I’ve found that the easiest way to make sure my maps don’t end up looking wonky is to start with watersheds or drainage basins. Which sounds about as sexy as long division, but bear with me.
A drainage basin, roughly defined, is an area of land where all the water in that area drains into a particular river. Since I’m an American, I’ll use an American example: pretty much the entire region between the Appalachian Mountains and the Rockies is the Mississippi River Basin. If you track the big rivers, they flow into the Mississippi. If you track the smaller rivers, they flow into the big rivers that flow into the Mississippi. If you — okay, you get the idea. Rivers that don’t flow ultimately into the Mississippi probably either flow into the sea or other large body of water (like one of the Great Lakes), or else they go underground and from there drain into the Mississippi. (Or not. I think they can do weird things once they’re underground. But since they’re underground and therefore not on most maps, I don’t much care.)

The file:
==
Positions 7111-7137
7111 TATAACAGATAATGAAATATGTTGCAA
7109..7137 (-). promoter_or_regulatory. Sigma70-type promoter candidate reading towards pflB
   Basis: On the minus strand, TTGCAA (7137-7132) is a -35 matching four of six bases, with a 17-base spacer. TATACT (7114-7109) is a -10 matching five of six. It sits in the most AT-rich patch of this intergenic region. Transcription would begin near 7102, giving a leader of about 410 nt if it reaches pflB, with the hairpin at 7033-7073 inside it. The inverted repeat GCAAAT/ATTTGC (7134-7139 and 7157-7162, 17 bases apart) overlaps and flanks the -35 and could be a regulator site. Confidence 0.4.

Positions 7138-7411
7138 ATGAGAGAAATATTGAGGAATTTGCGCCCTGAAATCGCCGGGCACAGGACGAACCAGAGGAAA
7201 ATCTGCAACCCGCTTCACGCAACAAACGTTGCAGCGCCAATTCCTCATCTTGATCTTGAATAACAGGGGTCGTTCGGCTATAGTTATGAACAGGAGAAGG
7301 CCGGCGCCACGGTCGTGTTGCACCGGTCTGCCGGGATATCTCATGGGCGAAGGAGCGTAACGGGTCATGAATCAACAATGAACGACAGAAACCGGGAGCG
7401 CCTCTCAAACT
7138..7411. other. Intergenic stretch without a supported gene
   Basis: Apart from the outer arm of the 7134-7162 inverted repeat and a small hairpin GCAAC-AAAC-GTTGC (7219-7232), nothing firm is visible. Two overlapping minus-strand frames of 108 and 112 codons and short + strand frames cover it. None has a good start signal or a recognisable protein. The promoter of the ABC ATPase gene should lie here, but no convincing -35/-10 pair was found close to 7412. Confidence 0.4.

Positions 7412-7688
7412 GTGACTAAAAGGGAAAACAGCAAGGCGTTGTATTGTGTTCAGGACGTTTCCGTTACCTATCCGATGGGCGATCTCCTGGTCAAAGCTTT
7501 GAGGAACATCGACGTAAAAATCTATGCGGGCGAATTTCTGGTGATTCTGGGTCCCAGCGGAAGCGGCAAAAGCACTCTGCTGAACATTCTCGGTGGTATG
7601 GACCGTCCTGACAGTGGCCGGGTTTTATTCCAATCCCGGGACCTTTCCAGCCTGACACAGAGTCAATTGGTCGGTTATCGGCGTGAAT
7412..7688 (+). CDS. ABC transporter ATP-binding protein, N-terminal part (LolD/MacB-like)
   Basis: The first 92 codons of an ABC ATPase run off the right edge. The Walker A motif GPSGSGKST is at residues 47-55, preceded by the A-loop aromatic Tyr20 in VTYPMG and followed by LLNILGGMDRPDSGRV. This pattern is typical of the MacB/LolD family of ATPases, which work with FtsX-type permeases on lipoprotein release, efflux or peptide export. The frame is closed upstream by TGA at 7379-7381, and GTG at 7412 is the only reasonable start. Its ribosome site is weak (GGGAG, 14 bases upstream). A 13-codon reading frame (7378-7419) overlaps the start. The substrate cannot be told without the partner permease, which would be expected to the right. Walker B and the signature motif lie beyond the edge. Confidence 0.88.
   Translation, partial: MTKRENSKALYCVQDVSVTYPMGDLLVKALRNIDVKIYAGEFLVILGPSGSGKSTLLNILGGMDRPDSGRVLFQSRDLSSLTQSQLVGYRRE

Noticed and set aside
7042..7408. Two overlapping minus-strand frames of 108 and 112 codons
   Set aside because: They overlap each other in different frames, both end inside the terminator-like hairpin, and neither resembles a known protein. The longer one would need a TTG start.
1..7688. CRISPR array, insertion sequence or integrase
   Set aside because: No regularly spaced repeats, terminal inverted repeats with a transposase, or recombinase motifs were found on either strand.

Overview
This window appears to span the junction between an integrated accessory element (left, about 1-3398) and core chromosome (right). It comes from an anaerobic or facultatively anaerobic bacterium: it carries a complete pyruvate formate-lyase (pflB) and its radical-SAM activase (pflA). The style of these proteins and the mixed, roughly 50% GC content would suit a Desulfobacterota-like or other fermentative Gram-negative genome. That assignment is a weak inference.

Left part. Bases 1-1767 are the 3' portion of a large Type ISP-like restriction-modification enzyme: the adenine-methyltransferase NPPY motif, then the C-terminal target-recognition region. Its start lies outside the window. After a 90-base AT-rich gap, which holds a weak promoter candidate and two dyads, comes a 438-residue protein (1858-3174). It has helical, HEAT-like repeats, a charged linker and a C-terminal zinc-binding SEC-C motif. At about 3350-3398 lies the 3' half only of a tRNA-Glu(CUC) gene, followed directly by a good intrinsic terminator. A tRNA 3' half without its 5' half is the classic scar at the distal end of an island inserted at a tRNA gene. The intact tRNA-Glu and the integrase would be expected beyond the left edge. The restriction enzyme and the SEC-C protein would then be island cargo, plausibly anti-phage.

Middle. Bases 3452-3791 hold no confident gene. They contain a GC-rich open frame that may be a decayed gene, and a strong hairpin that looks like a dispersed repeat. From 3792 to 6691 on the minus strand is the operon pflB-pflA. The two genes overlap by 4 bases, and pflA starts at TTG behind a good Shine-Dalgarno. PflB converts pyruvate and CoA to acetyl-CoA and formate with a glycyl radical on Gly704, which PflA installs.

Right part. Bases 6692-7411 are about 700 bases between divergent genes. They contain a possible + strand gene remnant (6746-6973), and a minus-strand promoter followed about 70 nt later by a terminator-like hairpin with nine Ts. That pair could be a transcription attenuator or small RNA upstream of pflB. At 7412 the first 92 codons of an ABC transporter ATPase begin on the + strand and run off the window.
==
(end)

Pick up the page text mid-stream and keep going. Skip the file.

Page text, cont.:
“Watershed” can mean a basin; it can also mean the dividing line between basins. The Rocky Mountains are a watershed, separating the Missisippi Basin from whatever the one to the west is called. We use this as a term for an important moment because it changes the direction of things; one minute they’re flowing this way, the next minute, some other way.
So if we imagine that you’re drawing what I think of as a “complete map,” i.e. something bounded on all sides by water, then one thing you can do to make it look coherent and natural is to draw in a couple of big rivers running down to the coast, slap some mountain ranges down between those rivers, and then work from there. This principle also works with smaller units, but I find it’s the most relevant when you’re dealing with large areas of land.